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Tips To Help Improve Your Home Performance Department

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Well you took the plunge and bought that expensive Home Performance (HP) equipment. What are you doing with it now? Is that expensive equipment sitting idle a little more than you would like?

Well if you are like me at first, you blame not using your high dollar HP equipment, because of training. So, you attended a few training classes, joined another organization, and continued to receive training for you and your employees.

In addition, as I heard at ACCA’s Building Performance Forum, we newer contractors in HP are supposed to develop that “Special Person” in our companies to head up the department. Much like runners/jogger training for a race, first, you have to get out of your comfort zone, and train before you start running the HP Races.

Therefore, being a smaller company in a big city, we have to differentiate ourselves from the other HVAC contractors in our own areas, from the big boys to all the smaller “Chucks in a Truck.”

Here are a few tips to improve your HP department in no particular order.

1. Like a sports coach going over the game plan, remind your employees your company does indeed perform HP during a weekly meeting.

2. After most techs leave their company weekly meeting, hop into their service trucks, and start their daily run of service calls, they may forget about HP. Even after all your hard work and preparation for the weekly meeting (i.e., reading good articles in IE3, writing down bullet point items in your planner, and creating a nice PowerPoint presentation). So, debrief your service techs after each call and farm for opportunities for HP.

3. Use a simple Debrief Log and ask consistent questions to the techs after service calls.

4. Just like best, better, and good options on HVAC, plumbing, or electrical items, you need to remind your team members to recommend HP options while on regular calls of all kinds. If they know they are going to be asked about it after the call they usually engage the customer on these items.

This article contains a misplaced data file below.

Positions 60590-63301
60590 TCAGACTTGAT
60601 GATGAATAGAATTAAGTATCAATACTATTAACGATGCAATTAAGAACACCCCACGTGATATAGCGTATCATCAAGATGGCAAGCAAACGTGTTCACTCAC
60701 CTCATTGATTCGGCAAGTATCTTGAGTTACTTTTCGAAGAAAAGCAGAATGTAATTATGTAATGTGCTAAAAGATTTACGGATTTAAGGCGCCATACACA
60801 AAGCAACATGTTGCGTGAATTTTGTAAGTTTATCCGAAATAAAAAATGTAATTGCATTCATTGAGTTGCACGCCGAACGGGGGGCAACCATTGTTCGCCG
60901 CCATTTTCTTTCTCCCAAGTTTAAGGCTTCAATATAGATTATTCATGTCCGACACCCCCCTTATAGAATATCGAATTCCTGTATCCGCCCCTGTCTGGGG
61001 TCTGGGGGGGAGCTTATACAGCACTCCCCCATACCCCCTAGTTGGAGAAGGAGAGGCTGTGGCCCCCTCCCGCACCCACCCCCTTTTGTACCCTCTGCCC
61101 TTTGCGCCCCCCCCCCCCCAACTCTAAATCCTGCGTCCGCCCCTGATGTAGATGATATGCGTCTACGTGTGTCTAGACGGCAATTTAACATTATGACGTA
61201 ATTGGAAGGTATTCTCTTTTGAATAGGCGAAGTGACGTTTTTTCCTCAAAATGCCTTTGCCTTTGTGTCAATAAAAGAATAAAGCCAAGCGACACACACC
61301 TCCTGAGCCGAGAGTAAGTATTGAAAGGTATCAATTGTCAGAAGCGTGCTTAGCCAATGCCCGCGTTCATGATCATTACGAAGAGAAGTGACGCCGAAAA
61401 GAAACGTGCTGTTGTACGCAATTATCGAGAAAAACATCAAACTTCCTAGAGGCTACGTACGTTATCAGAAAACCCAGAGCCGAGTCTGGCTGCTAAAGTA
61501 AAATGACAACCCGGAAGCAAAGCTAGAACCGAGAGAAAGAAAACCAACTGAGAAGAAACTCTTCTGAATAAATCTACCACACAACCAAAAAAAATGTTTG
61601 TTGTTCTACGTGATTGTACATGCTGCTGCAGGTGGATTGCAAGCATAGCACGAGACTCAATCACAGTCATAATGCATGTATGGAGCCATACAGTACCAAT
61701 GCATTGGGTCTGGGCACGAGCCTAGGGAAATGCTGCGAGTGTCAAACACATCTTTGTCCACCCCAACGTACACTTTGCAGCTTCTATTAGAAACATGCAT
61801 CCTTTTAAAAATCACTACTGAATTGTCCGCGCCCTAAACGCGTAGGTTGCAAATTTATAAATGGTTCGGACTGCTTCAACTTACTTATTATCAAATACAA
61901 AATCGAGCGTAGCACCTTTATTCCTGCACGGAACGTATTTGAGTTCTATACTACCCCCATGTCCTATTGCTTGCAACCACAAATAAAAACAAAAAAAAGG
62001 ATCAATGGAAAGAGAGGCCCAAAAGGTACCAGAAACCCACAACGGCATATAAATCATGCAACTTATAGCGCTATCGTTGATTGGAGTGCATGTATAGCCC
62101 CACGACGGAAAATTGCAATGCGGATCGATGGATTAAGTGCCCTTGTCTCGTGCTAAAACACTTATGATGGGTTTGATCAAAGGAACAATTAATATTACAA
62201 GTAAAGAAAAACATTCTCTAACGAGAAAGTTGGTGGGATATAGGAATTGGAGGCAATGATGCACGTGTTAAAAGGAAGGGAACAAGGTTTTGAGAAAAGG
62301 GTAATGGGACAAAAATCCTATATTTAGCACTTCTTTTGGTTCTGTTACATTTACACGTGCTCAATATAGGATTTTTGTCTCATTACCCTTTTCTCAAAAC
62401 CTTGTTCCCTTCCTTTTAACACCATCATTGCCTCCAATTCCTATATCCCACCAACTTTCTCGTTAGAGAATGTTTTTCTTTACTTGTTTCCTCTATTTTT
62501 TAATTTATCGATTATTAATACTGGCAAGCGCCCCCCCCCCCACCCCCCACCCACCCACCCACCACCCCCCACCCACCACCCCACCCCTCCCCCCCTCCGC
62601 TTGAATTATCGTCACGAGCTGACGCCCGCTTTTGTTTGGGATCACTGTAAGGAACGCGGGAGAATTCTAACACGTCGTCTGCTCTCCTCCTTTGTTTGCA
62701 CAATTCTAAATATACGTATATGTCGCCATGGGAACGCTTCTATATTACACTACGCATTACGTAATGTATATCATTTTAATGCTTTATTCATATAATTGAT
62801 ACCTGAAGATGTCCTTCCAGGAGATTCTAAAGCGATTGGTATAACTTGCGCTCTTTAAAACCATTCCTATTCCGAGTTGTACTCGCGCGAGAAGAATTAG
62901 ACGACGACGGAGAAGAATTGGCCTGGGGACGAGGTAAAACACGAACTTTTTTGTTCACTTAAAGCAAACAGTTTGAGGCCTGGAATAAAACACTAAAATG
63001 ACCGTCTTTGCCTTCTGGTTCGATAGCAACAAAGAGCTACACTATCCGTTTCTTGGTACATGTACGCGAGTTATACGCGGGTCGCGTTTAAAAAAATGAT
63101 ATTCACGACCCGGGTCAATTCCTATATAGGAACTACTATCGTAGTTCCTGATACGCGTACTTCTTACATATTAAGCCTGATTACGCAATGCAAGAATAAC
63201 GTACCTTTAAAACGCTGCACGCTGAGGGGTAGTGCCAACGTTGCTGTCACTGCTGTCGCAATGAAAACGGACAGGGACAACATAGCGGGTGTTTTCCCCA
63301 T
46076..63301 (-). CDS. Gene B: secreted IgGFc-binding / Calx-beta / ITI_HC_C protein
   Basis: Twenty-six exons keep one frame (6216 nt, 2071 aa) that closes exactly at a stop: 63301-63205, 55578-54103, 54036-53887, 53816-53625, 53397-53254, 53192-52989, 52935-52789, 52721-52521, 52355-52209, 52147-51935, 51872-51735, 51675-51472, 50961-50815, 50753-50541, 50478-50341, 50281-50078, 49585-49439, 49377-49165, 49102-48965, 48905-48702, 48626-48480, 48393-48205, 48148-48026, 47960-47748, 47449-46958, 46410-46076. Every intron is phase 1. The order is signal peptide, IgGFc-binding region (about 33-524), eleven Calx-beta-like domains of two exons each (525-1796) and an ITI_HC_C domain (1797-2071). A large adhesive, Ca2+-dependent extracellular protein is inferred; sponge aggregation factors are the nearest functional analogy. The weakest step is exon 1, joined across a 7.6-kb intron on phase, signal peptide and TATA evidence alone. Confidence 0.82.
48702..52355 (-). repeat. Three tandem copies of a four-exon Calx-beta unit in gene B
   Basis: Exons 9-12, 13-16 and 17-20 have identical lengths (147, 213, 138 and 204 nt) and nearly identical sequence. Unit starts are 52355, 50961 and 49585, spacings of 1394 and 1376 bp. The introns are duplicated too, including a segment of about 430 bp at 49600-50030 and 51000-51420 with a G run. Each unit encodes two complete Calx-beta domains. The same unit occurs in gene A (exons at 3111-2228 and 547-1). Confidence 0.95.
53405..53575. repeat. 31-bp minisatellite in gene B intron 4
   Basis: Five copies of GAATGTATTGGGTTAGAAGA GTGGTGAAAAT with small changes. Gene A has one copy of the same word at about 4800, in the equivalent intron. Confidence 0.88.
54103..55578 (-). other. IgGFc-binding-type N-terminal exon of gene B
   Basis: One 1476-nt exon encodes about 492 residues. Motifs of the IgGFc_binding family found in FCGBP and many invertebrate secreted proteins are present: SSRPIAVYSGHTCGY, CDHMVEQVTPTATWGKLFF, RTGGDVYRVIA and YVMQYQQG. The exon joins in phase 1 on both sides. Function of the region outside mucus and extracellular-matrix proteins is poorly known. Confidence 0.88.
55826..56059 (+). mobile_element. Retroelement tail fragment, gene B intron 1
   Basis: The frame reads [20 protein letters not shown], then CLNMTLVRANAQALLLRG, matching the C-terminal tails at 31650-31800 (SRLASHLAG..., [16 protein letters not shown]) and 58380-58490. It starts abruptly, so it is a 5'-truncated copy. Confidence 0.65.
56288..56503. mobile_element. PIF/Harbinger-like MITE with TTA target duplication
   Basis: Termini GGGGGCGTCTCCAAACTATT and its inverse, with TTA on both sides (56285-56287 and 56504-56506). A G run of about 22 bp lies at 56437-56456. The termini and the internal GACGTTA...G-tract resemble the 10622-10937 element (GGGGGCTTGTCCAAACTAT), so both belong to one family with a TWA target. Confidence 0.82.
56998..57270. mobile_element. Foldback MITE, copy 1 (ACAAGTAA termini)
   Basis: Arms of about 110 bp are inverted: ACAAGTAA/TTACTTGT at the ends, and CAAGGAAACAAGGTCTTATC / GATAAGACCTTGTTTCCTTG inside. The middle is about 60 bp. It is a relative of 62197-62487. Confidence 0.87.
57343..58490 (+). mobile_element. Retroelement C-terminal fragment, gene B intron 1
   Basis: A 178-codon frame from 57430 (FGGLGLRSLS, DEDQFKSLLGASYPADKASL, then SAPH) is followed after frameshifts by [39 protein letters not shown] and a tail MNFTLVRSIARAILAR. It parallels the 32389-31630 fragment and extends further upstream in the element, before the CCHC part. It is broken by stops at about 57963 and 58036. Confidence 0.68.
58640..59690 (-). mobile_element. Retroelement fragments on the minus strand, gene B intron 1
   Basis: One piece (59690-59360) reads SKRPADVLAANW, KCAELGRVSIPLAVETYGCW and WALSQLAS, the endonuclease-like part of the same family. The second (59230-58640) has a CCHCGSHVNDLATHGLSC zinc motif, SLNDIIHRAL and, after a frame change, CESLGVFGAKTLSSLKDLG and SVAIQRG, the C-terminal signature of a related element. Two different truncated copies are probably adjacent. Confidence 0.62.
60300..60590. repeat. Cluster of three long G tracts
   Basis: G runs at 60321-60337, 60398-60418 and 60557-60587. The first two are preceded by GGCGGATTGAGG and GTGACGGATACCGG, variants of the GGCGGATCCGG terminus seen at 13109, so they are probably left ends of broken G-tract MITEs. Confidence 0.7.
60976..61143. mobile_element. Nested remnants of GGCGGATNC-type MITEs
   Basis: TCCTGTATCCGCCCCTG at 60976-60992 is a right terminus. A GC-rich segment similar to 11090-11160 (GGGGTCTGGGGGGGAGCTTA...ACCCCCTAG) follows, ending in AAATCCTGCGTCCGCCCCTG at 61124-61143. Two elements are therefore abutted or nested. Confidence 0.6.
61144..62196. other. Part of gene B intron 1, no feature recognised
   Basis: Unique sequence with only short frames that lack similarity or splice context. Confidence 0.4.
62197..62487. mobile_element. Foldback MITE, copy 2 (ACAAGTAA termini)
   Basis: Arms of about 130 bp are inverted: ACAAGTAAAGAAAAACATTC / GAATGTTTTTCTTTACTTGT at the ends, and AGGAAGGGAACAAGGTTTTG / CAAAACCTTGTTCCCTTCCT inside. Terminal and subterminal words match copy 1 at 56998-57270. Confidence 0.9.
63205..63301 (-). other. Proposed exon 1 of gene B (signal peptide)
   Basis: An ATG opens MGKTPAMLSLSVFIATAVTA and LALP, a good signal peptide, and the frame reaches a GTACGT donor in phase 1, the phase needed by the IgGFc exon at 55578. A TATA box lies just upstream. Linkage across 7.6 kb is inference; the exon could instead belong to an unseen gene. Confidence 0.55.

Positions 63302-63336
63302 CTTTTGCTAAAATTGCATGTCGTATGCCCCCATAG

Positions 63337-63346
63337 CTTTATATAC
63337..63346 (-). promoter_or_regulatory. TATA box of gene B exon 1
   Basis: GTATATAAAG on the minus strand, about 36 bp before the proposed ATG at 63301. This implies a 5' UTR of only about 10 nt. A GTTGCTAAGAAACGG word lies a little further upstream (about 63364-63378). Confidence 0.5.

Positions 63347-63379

5. Your technician gets to advise your customers on typical HVAC, Plumbing, or Electrical items during service calls. Most of you better ACCA members are already looking at the duct work and making recommendations there. Take it one-step further now that you are in the HP business.

6. At Barbosa, we advise our customers of the HP issues and resulting benefits while on a service call or during a clean and check we try to book the test.

7. While on a typical HVAC, plumbing, or electrical call, look at the customers’ home or business for various leakage areas before you use your equipment. 8. Use your checklist to do your HVAC tasks then develop a list of items to do HP related items.

9. When the technician has checked in with the customer, he or she should ask the customer about Hot Spots and Cold Spots, which could be related to HP issues.

10. While checking the air filter, your tech should look around the duct work, especially around areas where the duct work goes from the furnace closet into the basement areas or in the attic for gaps around equipment that are decent size leakage points when they do Blower Door Test or Infrared Red Gun Testing.

11. While around the indoor sections also look for those air infringement points, gaps, or holes around the utility connections. An example would be holes or gaps around the Electrical J-box on the wall and the big hole behind it where the electrician moves the insulation in the wall.

12. Inspect Gas piping to a furnace where the plumber left a big hole that connects to the outdoors. Up north this could be some air leaks around hydronic piping in lieu of natural Gas piping.

13. Always check the condensation line to avoid an early Sunday morning call after a warm Saturday night and the P.M./Comfort Club Member saying “Your Company was just out here” and now I have an A/C related condensation water leak. These HP issues related to the A/C condensation line lead us to check not only where the A/C condensation piping penetrates the wall or ceiling tops plates, but to check where other penetrations can also cause air leaks seal up opportunities.

14. Develop your own check list of A/C items that remind your technicians to check for HP issues.

15. This one is controversial, consider if all else fails and your customer is just not biting. We occasionally will give the HP testing free “If they Promise to stay at the house with us.” Sometimes if your customer sees with their own eyes where the bad air is coming in they will be convinced. A picture is worth a thousand words.

Just look how on a simple HVAC clean and check, you can find a lot of low hanging fruit related to HP, which will allow you to grow your HP department and also improve your profits. It’s better to pay off the equipment investment sooner, rather than later.

Drew Barbosa
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Posted In: ACCA Now, Building Performance, Residential Buildings

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